Sunday, January 1, 2012


This past Friday, December 30, my father would have been 91. I had a challenging piece of work planned, but at sunrise, halfway through my second cup of coffee, I knew I'd be going to the woods.

In Northeast Texas, where Blackland Prairie gives way to the Red River breaks, steep-banked creeks cut fine, broad hardwood bottoms.

After a brutal summer, fall rains reassured us that life might go on.

Early afternoon, in shirtsleeve weather, I cast Cate east along a certain creek in Lamar County. I didn't expect much in the way of game then. There were no pleasant surprises the first couple hours, but no shortage of pleasure. Were I a more efficient hunter, I'd have saved our energy for the last two hours of the day, when squirrels and other diurnal wild things stir before denning.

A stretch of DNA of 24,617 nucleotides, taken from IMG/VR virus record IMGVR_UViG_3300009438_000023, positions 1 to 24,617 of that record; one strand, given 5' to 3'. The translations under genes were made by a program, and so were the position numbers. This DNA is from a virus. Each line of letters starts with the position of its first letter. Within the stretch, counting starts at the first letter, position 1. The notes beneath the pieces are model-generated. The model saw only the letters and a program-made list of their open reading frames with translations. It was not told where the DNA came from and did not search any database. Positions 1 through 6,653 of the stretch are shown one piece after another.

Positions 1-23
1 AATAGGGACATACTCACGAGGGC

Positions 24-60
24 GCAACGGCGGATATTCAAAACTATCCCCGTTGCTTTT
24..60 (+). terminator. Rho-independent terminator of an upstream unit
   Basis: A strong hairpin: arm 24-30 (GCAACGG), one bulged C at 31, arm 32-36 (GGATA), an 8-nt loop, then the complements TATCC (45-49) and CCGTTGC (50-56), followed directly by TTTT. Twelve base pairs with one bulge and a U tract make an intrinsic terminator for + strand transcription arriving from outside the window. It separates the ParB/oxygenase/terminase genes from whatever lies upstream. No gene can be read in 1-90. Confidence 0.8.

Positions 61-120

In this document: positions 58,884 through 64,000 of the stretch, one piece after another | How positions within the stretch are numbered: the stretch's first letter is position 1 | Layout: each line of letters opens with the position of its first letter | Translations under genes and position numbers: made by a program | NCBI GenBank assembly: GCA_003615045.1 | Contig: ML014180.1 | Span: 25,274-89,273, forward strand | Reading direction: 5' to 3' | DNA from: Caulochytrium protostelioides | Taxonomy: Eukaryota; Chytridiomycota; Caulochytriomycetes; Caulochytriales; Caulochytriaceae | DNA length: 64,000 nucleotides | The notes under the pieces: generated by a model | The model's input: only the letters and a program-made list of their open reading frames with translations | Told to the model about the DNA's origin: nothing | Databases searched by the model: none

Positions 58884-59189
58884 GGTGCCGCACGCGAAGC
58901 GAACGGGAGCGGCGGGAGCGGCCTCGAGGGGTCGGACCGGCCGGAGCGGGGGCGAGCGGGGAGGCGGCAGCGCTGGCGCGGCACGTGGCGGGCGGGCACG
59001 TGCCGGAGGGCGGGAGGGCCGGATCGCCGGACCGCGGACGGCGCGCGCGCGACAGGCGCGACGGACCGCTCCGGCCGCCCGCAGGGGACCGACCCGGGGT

Someone shake a vine. Cate says there's a squirrel up there.

Late afternoon, things picked up a bit.

Why do dogs always prefer the far side of the creek, especially when you aren't wearing hip boots?

An unexpected gift: A woodcock hen.

Gumbo or burgoo? We added a few more squirrels before dark.

Just after sundown, with barely enough light, I cleaned the day's bounty on the tailgate. For a few minutes, I knew only a snoring dog, tired back, bloody hands, the feel of feathers and fur, the smell of life and death, cedar and a cooling creek bottom. We humans are simple creatures, but we have long memories. 

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